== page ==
“There is no free lunch,” in quantum computing, says Sebastian Deffner, a new assistant professor of physics at UMBC. Every uptick in a computer’s speed, accuracy, or memory comes at the cost of energy. Now, Deffner and a team of colleagues have set out to quantify the trade-offs between the costs and benefits of faster or more powerful computers.
Several studies suggest that quantum computing has the potential to be less energy intensive than classical computing, but no one has demonstrated that yet in a real system. Deffner and his colleagues hope to more clearly define the energy requirements of quantum computing in a new two-year project funded by a National Science Foundation INSPIRE grant.
“Quantum computing is cool because you can do infinitely more complex problems,” Deffner explains, but if the costs associated with that ability are too high compared to the benefits, quantum computers—at least as they are currently conceptualized—just might not be worth it. His team’s foundational research into the costs of quantum computing will inform the design of tomorrow’s computers, whether quantum or classical.
One aspect of their work will be investigating “biological computation,” the calculations completed by living cells. They’ll do so by creating computer simulations of information processing that occurs within cells.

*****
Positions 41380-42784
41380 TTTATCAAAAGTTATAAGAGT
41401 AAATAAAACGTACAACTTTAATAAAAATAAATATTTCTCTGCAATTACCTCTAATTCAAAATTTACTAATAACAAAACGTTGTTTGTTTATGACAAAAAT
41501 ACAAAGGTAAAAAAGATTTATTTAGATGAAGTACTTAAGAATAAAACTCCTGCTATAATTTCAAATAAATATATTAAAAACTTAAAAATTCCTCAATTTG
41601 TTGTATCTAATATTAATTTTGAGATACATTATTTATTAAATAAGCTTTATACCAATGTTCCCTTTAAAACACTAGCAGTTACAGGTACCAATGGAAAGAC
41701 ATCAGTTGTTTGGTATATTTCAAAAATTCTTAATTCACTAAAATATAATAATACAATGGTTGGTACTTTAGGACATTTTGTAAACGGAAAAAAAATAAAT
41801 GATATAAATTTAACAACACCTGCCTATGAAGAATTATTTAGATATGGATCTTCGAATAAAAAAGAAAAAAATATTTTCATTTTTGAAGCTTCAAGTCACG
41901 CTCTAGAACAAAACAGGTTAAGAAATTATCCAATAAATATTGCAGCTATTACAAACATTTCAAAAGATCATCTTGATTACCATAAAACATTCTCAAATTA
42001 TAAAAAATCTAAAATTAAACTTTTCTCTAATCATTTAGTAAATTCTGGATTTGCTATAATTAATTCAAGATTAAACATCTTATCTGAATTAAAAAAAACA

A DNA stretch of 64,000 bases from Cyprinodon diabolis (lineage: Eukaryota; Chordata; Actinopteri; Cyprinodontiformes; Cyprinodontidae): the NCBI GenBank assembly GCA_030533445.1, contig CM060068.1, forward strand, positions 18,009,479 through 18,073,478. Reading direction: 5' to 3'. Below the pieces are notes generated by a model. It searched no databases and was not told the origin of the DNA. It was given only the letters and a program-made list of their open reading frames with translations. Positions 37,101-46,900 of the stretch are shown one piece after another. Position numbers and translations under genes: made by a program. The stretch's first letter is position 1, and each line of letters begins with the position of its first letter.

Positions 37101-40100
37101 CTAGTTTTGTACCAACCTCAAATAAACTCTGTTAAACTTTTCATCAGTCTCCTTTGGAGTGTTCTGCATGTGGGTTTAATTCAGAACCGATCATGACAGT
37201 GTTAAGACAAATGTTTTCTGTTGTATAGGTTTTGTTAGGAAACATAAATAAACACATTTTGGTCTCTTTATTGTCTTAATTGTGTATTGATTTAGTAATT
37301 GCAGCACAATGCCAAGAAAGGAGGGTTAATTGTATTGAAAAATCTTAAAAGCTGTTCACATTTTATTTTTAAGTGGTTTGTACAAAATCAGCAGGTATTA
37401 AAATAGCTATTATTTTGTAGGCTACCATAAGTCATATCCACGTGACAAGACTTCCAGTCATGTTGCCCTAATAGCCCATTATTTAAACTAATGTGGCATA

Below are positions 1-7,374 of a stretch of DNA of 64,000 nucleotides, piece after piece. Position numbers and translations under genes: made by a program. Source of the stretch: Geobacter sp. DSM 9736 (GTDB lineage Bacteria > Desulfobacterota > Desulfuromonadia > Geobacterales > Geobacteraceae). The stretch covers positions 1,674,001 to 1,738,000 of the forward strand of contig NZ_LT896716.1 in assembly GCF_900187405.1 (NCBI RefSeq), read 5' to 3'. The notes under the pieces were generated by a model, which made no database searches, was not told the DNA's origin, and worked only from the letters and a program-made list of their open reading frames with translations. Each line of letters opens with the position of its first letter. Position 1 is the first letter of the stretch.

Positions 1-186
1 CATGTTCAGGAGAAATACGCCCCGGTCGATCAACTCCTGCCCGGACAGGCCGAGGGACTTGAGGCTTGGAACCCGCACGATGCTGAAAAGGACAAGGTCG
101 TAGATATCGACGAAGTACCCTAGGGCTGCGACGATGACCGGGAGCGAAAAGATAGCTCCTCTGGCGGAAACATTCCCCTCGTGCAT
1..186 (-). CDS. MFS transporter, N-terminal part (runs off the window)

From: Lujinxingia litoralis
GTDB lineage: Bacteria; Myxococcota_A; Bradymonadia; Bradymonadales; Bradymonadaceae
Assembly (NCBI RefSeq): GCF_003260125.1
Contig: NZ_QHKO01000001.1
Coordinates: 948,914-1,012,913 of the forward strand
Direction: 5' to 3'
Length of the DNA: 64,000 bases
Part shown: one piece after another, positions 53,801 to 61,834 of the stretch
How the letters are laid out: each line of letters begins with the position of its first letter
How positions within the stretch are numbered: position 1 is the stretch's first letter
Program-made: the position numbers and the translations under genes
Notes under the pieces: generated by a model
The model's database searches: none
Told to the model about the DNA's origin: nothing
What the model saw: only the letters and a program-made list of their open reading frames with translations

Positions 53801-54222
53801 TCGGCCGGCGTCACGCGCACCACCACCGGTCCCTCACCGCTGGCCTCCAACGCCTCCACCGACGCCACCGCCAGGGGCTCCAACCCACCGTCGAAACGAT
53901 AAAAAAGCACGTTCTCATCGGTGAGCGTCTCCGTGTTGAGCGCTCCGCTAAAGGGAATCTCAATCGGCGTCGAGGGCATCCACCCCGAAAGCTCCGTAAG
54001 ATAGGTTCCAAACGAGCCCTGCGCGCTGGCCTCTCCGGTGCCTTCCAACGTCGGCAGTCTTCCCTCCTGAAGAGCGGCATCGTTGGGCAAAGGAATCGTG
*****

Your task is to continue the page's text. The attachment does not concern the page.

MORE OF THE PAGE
Like human-engineered computers, these biological processes also incur costs with improvements in speed and accuracy. For example, the process of copying DNA rarely makes mistakes, because of complex error-correction methods within the cell. Just as added speed in a computer comes at a cost, “correction mechanisms do not come for free in cells,” says Deffner.
Even with those costs, Deffner explains, the biological system is very efficient. Given a few billion years to optimize DNA replication and other biological computation processes, “It seems likely that evolution would have gotten something right,” he says. In fact, estimates suggests that the biosphere taken as a whole operates significantly more efficiently than the best human-made computers.
“By understanding one side of the coin [biological computation], we will better understand the other [human-made computers],” Deffner says. His grant proposal states that this new research will be the “first to give a formal understanding of biological computation from a thermodynamic point of view.” Biologists should be interested in Deffner’s results, too, as they may inform ideas about how thermodynamic tradeoffs impose constraints on natural selection and evolution on Earth.
Only weeks after Deffner received official notification about this new grant, the New Journal of Physics presented him with the Early Career Award, which comes with a cash prize and a trip to London for an awards ceremony. The NJP described Deffner as “an extremely talented young researcher who in his early career has proven leadership qualities.” The honor came as a wonderful surprise. “This award means so much to me,” he shared. “I am simply overwhelmed.”
Recent advances in physics, the opportunity to shape the direction of his new lab at UMBC, the NSF grant, and the prestige that will come with his new award all make it possible for Deffner to forge his own unique path into a promising new research field. He’s driven by the sense that scientists “don’t understand the thermodynamic resources required in quantum computing yet,” and excited to do “a little bit of everything” on a quest that bridges quantum computing and biology to build a solid foundation for future research.
Image: Sebastian Deffner, courtesy Sebastian Deffner.